How is math used in Soccer?

Mar 23, 2022 | South Beaverton

While many viewers may not be doing extensive calculations while watching a game, math is heavily involved in the game of soccer!. In the aftermath of a game, whether it was a dull draw with few highlights or a spectacular 7-1 result in a world cup semi-final, not many would bring out their old statistics books in order to try and explain what happened.  

Football analytics may not be as exciting as actually playing a game! But it can be just as fun to model successful strategies using statistics and probabilities while watching your favorite teams play. In addition to being entertaining, learning about these techniques allows you to put your analytical abilities to the test when deciding on which teams/players should win in any given matchup. And who knows - maybe you'll even want to try and apply some of these analytical skills when creating a strategy for betting on games in the future!


However, like everything else on this planet, soccer can be viewed through the eyes of mathematics. There is math involved in ranking players, winning penalties, optimal angle for a throw-in, score system, shape and dimensions of pitch, and leagues. Today we will go over a few of the mathematical processes that make the game what it is..


The perfect ball


The familiar black and white checkered soccer ball are made from many leather pieces- 12 black pentagons and 20 white hexagons, all of which are regular. On a standard soccer ball, the 2D shapes are tessellated together to leave no gaps between them. The pentagons and the hexagons must have an equivalent length of sides to create this visual effect. In addition to this, for all shapes to tessellate the angles on the corners must add up to 360 degrees!


Tessellation, 2D shapes, and angles have a massive role in creating the standard soccer ball.


Optimal angle for a throw-in


The angle which will maximize the distance of a throw-in is around 30 degrees. In mechanics, people learn that 45 degrees are the usual angle that will maximize the distance of a projectile regardless of speed. Soccer players can usually throw at higher speeds from lower angles meaning that the best angle is around 30 degrees, contrary to the standard 45 degrees.


Spain’s tiki-taka


The tiki-taka is an offensive maneuver and a great example of using geometry in real-time to create space and beat defenders. It is a systems approach to soccer, based on team cohesion and an understanding of the area of a soccer field. The soccer players try to form triangles all around the pitch to maintain the ball possession, making it difficult for the opponent to obtain the ball and organize their game. Tiki-taka has proven to be very successful as a soccer strategy. Barcelona won the sextuple in 2009 by using the Tiki-taka style. They played with a high defensive line usually applying the offside trap with midfielders providing support to defenders.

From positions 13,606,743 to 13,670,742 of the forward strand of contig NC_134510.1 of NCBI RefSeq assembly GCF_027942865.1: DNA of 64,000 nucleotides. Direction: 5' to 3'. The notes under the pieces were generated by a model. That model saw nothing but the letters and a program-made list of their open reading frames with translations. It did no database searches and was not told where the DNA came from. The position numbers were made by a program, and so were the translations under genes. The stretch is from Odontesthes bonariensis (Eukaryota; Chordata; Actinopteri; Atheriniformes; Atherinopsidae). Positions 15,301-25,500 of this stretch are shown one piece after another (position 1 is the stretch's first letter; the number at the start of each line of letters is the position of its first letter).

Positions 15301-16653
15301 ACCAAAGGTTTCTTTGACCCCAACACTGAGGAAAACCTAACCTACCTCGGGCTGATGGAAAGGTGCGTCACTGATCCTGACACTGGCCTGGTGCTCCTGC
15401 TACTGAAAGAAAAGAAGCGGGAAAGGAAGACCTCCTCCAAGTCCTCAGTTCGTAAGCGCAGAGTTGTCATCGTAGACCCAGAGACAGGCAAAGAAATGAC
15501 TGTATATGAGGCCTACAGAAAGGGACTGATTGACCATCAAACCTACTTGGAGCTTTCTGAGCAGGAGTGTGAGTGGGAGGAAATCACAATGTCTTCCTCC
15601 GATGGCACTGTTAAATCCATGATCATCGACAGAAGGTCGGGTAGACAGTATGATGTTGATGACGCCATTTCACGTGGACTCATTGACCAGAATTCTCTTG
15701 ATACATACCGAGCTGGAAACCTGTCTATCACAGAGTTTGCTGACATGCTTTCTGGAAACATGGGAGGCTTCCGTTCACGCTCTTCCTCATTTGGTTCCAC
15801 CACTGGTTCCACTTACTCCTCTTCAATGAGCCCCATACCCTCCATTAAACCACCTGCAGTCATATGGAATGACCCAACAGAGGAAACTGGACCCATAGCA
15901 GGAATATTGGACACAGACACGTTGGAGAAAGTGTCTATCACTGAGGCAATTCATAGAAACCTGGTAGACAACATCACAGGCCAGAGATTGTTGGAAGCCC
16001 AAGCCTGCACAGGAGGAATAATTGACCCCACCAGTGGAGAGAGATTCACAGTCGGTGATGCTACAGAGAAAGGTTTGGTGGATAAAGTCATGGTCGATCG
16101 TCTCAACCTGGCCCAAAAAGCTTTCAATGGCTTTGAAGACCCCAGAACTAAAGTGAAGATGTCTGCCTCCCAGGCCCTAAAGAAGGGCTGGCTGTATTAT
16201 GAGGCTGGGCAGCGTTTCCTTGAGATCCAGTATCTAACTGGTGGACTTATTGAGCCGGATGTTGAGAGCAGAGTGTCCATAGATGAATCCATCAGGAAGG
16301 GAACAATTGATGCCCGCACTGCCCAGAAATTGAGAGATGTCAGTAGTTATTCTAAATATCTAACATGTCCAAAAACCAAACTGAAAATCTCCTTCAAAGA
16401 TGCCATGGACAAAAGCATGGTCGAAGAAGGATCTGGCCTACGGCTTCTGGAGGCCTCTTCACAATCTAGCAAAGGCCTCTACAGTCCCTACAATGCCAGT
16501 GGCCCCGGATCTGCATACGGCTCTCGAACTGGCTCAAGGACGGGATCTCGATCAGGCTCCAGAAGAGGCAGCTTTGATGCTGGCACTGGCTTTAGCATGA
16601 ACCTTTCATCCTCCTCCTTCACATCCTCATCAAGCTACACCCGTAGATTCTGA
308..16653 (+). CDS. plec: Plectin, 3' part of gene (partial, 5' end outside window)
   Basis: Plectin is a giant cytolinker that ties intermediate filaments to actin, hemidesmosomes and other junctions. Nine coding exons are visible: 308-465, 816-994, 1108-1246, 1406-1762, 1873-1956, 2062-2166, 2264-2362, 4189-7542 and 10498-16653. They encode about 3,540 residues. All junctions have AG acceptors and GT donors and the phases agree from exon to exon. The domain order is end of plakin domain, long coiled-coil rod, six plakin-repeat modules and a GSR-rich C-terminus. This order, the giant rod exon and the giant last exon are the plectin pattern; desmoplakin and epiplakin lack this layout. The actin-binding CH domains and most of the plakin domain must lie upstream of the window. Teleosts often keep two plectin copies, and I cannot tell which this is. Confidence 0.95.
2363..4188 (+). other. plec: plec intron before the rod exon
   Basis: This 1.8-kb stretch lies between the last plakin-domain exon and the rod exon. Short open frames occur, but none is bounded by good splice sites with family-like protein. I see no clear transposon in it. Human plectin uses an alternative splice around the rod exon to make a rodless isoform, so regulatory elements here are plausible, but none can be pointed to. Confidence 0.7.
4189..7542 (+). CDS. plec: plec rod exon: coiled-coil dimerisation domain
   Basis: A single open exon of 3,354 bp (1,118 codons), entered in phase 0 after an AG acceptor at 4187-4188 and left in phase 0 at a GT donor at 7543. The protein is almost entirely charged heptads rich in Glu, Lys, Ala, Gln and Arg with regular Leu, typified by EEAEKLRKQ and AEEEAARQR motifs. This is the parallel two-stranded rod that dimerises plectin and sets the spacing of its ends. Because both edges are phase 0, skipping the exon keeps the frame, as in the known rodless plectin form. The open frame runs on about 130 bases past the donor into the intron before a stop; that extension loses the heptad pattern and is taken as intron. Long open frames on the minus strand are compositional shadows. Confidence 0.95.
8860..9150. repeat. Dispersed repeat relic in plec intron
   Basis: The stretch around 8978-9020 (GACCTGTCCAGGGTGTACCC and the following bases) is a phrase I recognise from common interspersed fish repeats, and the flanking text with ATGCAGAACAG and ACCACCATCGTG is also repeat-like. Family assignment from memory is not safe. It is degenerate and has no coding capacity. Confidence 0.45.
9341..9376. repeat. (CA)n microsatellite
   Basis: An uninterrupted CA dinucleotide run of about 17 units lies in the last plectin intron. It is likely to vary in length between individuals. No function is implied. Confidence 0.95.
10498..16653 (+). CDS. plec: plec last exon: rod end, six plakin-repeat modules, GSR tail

Eyes on the prize. Goal keeper's one on one


Distracting a striker provides an excellent example of soccer and math working together. The goal is to make the space available for scoring smaller, which lowers the probability of a striker making a goal. The goalie often charges toward a striker in a one-on-one situation to close the space, reducing the angle and space available to strike the ball. This is another concept of mathematical soccer. Goalies are typically the last line of defense to keep the opponent from scoring.


Beating the goalie’s charge


Chipping a charging goalie is one of the most beautiful moves in soccer. As space is reduced, the striker sees the possibility of scoring. A 3-dimensional view allows him to kick over the goalie's head, and into the net. There's nothing difficult about a chip shot as requires a deft touch that follows a perfect parabola into the net.


Saving penalties


As we’ve explained, Soccer is a treasure trove of mathematical concepts, but did you know that statistics are the key to successful penalty kick defenses? The teams study one another penalty shots to develop an understanding of their shot pattern. Once a goaltender understands a particular player's pattern, they can predict where they are going to place a shot to block it.


The diagonal system of control


Professional soccer referees use a system called the diagonal system of control (DSC), in which two assistant referees move up and down diagonally opposite touchlines while the referee moves in a diagonal direction from Southeast to Northwest. According to geometry, this formation covers more of the pitch than if the referee just ran up and down the center of the pitch. For instance, if the referee merely ran up and down the middle of the pitch, there would be parts of the pitch that are not covered.

How do we know that soccer referees are happy?

Because they whistle while they work.


Consider the math involved in every tick of the scoreboard clock the next time you watch a soccer game. The clock is full of math itself, but that will have to be for another article.